By: Allan M. Siegel
An insurance bad faith case that had earned national attention was recently
resolved when a federal jury in Montana ordered Geico – one of the
largest auto insurance providers in the nation – to pay $200,000
in contract damages and $2.5 million in punitive damages for refusing
to pay a woman whose husband was killed by an uninsured driver.
The case stemmed from a tragic accident that claimed the life of Louise
King's husband. The drugged driver who killed King's husband was
uninsured. Because Mrs. King had uninsured motorist coverage, she filed
a claim with Geico, her insurance provider. The company later attempted
to pay only half of what it owed according to the policy in exchange for
a release of its claims. After Mrs. King refused to sign the release,
Geico withheld payment and refused to pay any of the coverage it lawfully owed her.
A Montana jury ruled that the release was a violation of state law and
ordered the insurance provider to pay the full claim immediately in December
2013. Despite claims that Geico breached its insurance policy, the company
argued at trial that it handled the claim in good faith. The jury however,
did not agree and awarded Mrs. King $200,000 in contract damages. Because
the jury found Geico's actions against Mrs. King to be malicious and
/ or fraudulent under Montana Law, it further awarded Mrs. King $2.5 in
Insurance Companies Are Not Always on Your Side: Insurance Bad Faith
The ruling against Geico is a victory for auto insurance policy holders,
as well as victims and families who suffer damages in auto accidents they
did not cause. At Chaikin, Sherman, Cammarata & Siegel, our firm has
car accident cases, often against powerful insurance companies who were reluctant to
pay victims what they rightfully deserved.
Insurance companies, after all, are in business to collect premiums, not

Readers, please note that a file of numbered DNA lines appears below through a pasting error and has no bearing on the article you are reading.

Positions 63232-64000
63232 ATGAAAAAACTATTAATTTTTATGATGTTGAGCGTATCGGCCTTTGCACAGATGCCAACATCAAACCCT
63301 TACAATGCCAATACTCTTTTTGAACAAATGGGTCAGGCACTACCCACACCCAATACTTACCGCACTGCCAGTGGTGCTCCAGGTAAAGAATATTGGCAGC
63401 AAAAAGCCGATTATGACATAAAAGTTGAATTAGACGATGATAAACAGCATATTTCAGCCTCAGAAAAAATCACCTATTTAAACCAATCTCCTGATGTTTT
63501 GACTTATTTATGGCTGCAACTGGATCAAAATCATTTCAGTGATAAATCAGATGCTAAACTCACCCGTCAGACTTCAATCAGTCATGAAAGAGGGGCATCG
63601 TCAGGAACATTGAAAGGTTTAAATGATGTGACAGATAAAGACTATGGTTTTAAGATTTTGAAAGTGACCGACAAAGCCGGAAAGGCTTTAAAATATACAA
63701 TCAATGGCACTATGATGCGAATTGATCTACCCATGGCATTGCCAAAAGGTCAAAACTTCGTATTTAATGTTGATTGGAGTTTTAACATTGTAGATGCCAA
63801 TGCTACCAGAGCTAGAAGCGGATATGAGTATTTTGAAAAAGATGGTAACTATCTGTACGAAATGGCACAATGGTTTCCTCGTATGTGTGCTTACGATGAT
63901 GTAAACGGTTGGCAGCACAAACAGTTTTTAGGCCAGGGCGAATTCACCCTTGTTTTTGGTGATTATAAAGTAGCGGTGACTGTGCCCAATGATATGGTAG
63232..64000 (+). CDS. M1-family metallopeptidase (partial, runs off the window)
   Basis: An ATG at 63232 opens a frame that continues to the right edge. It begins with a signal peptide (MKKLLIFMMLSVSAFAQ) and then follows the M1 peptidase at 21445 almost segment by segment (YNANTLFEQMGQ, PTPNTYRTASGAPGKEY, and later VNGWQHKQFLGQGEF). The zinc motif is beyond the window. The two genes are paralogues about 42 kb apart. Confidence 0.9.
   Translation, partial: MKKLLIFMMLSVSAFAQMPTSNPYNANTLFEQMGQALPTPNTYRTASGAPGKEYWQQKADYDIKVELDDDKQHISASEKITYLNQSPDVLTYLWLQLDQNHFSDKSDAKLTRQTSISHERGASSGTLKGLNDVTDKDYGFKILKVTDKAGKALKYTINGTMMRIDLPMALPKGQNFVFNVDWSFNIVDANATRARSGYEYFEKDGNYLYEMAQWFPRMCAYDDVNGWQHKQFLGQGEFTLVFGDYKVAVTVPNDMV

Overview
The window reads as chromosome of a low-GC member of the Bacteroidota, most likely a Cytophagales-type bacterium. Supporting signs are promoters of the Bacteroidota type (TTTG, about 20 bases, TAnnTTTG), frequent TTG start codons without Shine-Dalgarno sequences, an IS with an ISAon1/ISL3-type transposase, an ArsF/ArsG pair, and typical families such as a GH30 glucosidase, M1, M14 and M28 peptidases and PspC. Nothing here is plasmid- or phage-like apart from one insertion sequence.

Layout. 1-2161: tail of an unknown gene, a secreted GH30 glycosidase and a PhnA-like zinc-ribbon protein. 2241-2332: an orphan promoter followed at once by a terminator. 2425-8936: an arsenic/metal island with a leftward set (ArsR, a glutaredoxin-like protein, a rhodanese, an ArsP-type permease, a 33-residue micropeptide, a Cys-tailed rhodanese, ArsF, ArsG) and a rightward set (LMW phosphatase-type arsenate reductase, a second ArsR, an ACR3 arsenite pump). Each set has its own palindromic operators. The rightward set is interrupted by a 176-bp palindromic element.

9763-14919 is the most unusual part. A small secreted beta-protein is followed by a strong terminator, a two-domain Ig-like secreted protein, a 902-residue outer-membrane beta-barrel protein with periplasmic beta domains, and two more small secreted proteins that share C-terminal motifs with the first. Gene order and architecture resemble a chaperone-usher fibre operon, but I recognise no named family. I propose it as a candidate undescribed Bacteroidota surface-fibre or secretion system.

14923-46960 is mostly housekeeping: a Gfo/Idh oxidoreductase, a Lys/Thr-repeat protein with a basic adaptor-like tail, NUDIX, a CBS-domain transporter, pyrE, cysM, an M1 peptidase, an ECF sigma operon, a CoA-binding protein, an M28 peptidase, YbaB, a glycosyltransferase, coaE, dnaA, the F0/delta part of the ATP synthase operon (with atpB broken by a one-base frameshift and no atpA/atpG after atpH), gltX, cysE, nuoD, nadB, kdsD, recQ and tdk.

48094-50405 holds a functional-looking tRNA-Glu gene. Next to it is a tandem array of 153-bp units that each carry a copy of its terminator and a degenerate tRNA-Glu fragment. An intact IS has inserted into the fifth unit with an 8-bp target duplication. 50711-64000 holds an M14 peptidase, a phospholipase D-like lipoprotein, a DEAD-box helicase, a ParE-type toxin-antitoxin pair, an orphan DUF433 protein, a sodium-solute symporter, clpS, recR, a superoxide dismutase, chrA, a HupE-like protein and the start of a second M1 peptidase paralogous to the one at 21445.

In one of our firm's notable recent cases, Partner Joseph Cammarata
was able to secure a
$1.9 million verdict in a case where State Farm Insurance did not protect their own insured,
and subjected her to an excess verdict. The wrongdoer was insured by State
Farm and only had a $100,000 insurance policy. We believed that State
Farm should have paid our client the full insurance policy of $100,000
to settle the case. State Farm refused, and only offered $20,500.
Accordingly, Mr. Cammarata went to trial and won a $1,934,369 verdict–
nearly 95 times the offered settlement. State Farm's failure to pay their $100,000 policy before trial can
lead to a different kind of bad faith claim. In this situation, the insured,
who caused the accident, can make a bad faith claim against her insurance
company for not protecting her assets. In other words, State Farm subjected
this woman to over $1.8 million in personal exposure. They exposed her
assets, her house, her wages to collection by our client. Instead of facing
a bad faith action, and being potentially held liable for the full verdict,
plus potentially punitive damages, State Farm paid the full verdict.
Our firm is proud to fight back against insurance companies and wants to
remind local residents throughout Maryland, Northern Virginia, and Washington,
DC that insurance providers are not always on your side. If you or your
loved one has been injured in a car accident in Northern Virginia or the
DC Metro area, always speak with an experienced personal injury attorney
before accepting any offers the insurance company makes.
To learn more about uninsured motorist claims, car accidents, and how our
Northern Virginia car accident attorneys can help, call 888-887-4128 for
a FREE consultation.